Nursing Awarded Scholarships for Accelerated Students for Second Year

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The UTHSC College of Nursing announced that for the second year in a row, it has received funding to award 20 scholarships from the Robert Wood Johnson Foundation through the RWJF New Careers in Nursing Scholarship Program.

The University of Tennessee Health Science Center College of Nursing announced today that for the second year in a row, it has received funding to award 20 scholarships from the Robert Wood Johnson Foundation (RWJF) through the RWJF New Careers in Nursing Scholarship Program. Grants provided through this competitive program will build upon the University of Tennessee Health Science Center’s previous efforts to increase the number of students enrolled in its accelerated, entry-level master’s degree Clinical Nurse Leader nursing program and to diversify its student base. This significant national initiative, launched in 2008 by RWJF and the American Association of Colleges of Nursing (AACN), aims to help alleviate the nation’s nursing shortage by dramatically expanding the pipeline of students in accelerated nursing programs.

In addition to financial support provided by the RWJF scholarships, students participate in weekly mentoring, leadership and academic support activities to facilitate success in the program. Retention rates are 100 percent. Fifty percent of RWJF scholarship recipients serve in leadership roles within the college and university and 90 percent of these students indicated a desire to go to graduate school within five years of completing the entry-level nursing program. Methodist Le Bonheur Healthcare Systems has provided clinical faculty and collaborated on the development of a Dedicated Education Unit to provide quality clinical experiences and facilitate increased enrollment in the accelerated, entry-level nursing program at the University of Tennessee Health Science Center’s College of Nursing.

Through the RWJF New Careers in Nursing Scholarship Program, scholarships in the amount of $10,000 each will be distributed to entry-level, second-degree nursing students in accelerated programs during the 2009-2010 academic year. Award preference is given to students from groups underrepresented in nursing or from disadvantaged backgrounds. Grant funding will be used by schools to help leverage support for new faculty resources and provide mentoring and leadership development resources to ensure successful program completion by scholarship recipients.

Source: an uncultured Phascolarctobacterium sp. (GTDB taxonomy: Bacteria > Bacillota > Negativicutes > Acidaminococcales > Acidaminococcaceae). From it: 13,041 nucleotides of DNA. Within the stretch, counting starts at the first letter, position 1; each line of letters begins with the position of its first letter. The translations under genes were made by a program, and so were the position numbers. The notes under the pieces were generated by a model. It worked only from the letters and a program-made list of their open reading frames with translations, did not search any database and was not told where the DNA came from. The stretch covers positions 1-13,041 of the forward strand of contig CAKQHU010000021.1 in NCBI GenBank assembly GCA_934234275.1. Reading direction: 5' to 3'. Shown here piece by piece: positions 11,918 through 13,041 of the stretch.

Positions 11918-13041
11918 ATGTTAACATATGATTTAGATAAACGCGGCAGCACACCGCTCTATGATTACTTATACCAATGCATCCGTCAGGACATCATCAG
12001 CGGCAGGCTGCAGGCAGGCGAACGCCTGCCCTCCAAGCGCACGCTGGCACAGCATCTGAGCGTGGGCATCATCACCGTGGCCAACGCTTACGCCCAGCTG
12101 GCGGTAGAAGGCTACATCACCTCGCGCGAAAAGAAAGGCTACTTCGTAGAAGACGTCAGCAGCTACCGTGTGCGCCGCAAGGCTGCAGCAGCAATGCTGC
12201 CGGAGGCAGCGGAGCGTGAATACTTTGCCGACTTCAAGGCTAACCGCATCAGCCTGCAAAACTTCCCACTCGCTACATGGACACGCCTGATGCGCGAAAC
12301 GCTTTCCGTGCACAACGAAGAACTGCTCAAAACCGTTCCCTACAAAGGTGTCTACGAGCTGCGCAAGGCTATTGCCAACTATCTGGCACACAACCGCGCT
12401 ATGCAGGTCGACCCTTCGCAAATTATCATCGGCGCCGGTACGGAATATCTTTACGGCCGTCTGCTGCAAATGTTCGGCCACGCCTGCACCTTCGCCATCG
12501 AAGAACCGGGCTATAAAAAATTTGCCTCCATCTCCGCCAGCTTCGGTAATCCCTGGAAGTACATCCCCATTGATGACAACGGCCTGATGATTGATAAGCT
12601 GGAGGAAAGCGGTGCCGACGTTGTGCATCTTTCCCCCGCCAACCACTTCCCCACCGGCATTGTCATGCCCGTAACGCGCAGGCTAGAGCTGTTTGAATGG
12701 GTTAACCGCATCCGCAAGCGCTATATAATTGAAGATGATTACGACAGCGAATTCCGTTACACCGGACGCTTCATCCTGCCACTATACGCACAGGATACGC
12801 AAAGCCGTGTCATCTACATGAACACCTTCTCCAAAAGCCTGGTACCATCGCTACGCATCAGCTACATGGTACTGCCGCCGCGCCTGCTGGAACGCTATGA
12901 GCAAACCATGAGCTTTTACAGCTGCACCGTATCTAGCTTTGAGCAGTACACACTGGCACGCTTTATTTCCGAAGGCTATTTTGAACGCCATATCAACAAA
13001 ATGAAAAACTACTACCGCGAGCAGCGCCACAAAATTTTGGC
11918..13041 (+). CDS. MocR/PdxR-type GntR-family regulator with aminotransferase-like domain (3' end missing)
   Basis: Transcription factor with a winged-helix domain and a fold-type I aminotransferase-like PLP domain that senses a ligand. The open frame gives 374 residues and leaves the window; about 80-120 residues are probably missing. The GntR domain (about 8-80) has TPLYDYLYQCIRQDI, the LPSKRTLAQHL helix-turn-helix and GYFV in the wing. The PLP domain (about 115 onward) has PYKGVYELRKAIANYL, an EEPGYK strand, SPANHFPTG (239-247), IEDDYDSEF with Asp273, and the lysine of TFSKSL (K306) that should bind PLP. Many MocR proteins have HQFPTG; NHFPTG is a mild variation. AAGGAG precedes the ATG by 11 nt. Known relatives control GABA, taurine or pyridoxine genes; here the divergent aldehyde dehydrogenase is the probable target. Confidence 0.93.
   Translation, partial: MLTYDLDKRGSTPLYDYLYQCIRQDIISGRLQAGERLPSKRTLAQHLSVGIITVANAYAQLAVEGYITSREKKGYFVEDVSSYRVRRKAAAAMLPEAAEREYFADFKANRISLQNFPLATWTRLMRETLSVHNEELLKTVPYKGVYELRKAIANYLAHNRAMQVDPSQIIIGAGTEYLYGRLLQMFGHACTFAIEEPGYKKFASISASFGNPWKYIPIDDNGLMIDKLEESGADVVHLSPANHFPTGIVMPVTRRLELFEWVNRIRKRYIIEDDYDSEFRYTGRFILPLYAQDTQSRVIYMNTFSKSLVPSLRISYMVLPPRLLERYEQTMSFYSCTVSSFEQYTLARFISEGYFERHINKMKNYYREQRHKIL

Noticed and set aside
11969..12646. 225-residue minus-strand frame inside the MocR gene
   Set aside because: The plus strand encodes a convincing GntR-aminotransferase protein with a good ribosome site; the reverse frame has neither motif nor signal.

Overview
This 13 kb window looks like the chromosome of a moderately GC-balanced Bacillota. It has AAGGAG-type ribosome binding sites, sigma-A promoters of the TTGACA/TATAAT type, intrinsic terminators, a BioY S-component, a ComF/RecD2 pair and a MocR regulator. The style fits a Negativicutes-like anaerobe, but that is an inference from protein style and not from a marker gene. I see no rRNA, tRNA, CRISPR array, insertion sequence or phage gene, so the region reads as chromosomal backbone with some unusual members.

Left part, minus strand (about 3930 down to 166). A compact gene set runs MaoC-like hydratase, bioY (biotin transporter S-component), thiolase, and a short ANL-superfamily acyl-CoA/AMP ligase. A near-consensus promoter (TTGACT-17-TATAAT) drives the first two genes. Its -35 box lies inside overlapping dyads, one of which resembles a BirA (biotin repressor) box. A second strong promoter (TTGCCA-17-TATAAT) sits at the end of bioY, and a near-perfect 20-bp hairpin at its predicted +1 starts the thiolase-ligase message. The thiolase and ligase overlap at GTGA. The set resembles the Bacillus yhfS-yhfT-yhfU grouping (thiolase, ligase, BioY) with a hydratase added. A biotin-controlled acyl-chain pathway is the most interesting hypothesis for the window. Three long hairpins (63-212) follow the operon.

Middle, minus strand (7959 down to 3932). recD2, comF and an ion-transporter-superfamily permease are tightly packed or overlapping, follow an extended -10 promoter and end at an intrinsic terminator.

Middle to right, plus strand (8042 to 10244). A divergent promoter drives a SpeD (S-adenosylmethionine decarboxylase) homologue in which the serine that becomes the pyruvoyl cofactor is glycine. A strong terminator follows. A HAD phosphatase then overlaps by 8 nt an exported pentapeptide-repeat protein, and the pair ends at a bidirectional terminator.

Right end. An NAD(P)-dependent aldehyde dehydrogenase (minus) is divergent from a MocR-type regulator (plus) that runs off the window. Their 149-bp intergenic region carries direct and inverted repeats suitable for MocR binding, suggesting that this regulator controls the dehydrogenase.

“New Careers in Nursing aims to safeguard the health of the nation by helping to ease the nurse and nurse faculty shortage. Nurses are critical to delivering health care that is effective, patient-centered, timely, efficient and equitable,” said RWJF Senior Adviser for Nursing Susan B. Hassmiller, Ph.D., R.N., F.A.A.N. “This important initiative will also advance the foundation’s strategic goal of promoting a health professional workforce that reflects the diversity of the American public.”

The RWJF New Careers in Nursing Scholarship Program supports accelerated programs, which offer the most efficient route to licensure as a registered nurse for adults who have already completed a baccalaureate or graduate degree in a discipline other than nursing. Although enrollment in these programs has steadily increased over the past few years, many potential students are unable to enroll since already having a college degree disqualifies them from receiving most federal financial aid programs for entry-level students. The New Careers in Nursing scholarships address this problem, and will also alleviate the overall nursing shortage, by enabling hundreds of students to launch their nursing careers through accelerated education not otherwise possible without scholarships.

Additionally, the program targets the need to recruit students from groups underrepresented in nursing or disadvantaged backgrounds. According to the National Advisory Council on Nurse Education and Practice, diversifying the nursing profession is essential to meeting the healthcare needs of the nation and reducing health disparities that exist among many underserved populations. Data from the U.S. Health Resources and Services Administration also show that nurses entering the profession at the baccalaureate level are four times more likely than other nurses to pursue a graduate degree in nursing, which is the required credential to teach.

Newly admitted students in the entry-level MSN-CNL program at the University of Tennessee Health Science Center (UTHSC) are eligible to apply for the scholarships if they are from an underrepresented group (minority or males) or are economically disadvantaged. Students will participate in weekly leadership and retention sessions with faculty and doctoral students. Our goal is to achieve 100 percent retention and 100 percent passage on the NCLEX licensing examination for the RWJF scholars, with at least 50 percent of the scholarship recipients involved in leadership activities within the college, university or community. As part of this initiative, the UTHSC College of Nursing has increased minority enrollment to 50 percent in the entry-level nursing program.

AACN serves as the National Program Office for this RWJF initiative and oversees the grant application submission and review processes. For more information about this program, see http://www.newcareersinnursing.org.